With a handsome whole pan-fried sole for $23, Teatro has quietly and stylishly pulled the rug out from under most of the live seafood establishments in Chinatown; and it's doing so right at their doorstep.
The cooking is straightforward and pure, an entire sole, head, tail and every single moist flavourful bone, seasoned lightly with only salt, pepper and a tendril of parsley, its elegant simplicity finished at the table with a squish of lemon.
The sole is fresh as water and moist as dew. Its texture soft and plump, its fibres delicate, its flesh smooth, giving off a tiny cottony tightness. Every part is delicious: the firm, little cheek, the shatteringly crispy tail and fins (completely edible, bones and all) and even the long, supple, veined organs in its belly, which I suppose is the source of roe (although I hasten to defer to more knowledgable scholars of fish anatomy), are clean tasting and delightful.
There are few pleasures as pleasurable as the unhurried partaking of a whole fish on bone. It is an artful unlocking of a delicious puzzle piece -- gently prying off the flesh, contemplating each fibre articulating itself on the tongue, peeling away the skeleton and slowly savouring the last moist morsels that linger on the bone. This was that rare chance where I could have a whole fish to myself.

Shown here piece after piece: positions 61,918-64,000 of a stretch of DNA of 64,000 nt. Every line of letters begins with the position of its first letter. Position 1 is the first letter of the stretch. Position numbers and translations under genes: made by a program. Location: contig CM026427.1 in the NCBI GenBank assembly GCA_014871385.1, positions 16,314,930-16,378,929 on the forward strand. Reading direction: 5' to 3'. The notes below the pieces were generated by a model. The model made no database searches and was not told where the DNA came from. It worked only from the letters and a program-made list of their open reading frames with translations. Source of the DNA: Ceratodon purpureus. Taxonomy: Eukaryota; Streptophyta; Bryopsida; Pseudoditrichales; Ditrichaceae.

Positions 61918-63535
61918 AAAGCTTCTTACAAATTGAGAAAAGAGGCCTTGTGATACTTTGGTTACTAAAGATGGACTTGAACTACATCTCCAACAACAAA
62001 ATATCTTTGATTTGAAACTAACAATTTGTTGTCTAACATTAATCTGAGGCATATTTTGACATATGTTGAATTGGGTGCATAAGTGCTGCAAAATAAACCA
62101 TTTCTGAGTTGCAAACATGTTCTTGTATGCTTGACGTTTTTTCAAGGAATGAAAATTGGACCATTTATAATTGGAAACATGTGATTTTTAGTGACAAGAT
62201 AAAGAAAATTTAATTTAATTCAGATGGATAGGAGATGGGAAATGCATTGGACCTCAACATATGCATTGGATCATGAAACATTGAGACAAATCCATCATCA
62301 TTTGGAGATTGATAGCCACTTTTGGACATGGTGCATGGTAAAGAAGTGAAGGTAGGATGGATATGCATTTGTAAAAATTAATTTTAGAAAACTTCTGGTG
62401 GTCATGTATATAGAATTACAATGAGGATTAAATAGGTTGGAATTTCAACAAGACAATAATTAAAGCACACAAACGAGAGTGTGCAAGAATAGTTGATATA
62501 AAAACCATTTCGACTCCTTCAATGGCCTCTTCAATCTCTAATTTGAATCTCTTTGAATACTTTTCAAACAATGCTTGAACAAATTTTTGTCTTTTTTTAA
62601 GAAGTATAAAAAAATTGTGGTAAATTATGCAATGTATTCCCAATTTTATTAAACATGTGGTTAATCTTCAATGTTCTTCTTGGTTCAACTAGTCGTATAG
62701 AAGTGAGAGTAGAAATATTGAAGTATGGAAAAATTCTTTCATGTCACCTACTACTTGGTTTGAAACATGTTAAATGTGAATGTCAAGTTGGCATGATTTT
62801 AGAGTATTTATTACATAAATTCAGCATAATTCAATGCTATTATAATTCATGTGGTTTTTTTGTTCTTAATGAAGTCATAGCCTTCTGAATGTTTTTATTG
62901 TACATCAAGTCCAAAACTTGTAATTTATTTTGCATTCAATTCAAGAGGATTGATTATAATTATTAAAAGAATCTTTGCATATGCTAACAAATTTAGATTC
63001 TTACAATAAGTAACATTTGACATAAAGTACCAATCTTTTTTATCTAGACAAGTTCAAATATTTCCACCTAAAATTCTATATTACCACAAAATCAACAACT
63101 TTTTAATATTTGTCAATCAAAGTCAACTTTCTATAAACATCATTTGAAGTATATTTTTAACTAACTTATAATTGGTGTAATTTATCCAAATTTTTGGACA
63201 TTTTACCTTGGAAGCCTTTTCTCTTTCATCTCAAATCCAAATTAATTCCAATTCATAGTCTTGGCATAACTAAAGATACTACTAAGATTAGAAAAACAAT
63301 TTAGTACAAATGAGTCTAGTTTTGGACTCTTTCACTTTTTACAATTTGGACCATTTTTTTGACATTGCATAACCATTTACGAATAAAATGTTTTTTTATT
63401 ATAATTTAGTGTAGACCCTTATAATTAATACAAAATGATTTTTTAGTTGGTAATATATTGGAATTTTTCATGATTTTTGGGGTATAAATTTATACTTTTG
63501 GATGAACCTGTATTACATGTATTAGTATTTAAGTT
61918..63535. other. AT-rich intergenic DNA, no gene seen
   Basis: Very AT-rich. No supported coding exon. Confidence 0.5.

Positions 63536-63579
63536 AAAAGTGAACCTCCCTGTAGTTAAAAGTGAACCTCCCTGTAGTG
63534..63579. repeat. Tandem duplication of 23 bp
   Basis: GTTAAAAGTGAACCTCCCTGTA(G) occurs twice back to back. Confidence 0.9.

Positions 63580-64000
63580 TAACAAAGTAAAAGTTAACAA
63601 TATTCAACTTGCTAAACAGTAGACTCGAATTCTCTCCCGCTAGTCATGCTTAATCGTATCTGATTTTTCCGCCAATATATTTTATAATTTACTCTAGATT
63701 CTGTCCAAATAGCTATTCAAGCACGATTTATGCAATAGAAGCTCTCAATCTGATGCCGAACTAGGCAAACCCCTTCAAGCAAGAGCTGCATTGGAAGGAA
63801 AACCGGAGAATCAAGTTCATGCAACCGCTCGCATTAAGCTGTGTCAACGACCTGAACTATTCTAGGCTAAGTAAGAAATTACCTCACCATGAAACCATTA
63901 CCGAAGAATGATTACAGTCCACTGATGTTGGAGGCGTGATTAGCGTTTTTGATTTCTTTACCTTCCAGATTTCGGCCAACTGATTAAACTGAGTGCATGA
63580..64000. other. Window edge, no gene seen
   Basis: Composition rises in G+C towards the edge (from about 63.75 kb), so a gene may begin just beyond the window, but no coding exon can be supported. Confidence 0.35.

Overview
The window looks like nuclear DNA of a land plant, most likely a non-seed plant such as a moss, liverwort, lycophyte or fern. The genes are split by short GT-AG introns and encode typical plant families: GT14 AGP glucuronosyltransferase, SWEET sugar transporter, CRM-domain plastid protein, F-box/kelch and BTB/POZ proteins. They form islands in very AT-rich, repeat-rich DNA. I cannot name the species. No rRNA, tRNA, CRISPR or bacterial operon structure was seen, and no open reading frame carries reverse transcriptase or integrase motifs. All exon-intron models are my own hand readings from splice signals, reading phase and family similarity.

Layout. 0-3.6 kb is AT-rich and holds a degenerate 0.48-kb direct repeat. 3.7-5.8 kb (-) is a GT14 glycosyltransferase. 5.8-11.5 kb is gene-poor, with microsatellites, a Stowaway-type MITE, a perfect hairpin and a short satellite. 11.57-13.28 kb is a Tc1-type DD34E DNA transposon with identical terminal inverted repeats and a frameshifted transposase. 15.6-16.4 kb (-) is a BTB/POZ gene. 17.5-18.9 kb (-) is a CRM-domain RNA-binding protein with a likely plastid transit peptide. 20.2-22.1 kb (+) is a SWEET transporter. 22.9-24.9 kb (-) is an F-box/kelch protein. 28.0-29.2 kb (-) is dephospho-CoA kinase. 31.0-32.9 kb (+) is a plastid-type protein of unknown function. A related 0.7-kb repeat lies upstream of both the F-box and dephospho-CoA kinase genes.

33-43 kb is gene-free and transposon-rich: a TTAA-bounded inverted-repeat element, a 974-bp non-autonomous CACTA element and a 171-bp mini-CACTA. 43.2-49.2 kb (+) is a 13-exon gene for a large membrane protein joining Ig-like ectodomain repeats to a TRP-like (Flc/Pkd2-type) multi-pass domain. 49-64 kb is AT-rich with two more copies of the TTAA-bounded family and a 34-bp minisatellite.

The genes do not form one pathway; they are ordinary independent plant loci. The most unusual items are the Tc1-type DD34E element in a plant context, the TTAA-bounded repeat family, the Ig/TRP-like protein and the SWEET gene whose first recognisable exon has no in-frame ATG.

(Incidentally, the sole is large, and could suffice as two entrees to be shared -- but why would you? -- especially since it comes with a side of verdant green beans in cooked richly in butter and topped with toasty shavings of almonds.)
The mussel appetizer is also excellent: fat mussels (sans shells) nesting in a suave cream and pesto cooking broth, carefully piqued with tiny pinpricks of heat that melt into a faint glower under the cream. Grilled triangles of lightly tangy and spongy sourfdough bread are perfect for sopping up each last delicious wetness.
And then before that, a fairly nice caramelized onion topped foccacia, dense instead of springy, a good vehicle for a bean puree and a fruitty oil olive touch gently with chilli flakes and basil.
A chillingly crisp pinot grigio (2001 Santa Maddalena, Alto Adige) was perfect for the meal, a subtle showing of sweetness, almost like honey.
I skipped dessert, and I was still satisfied.
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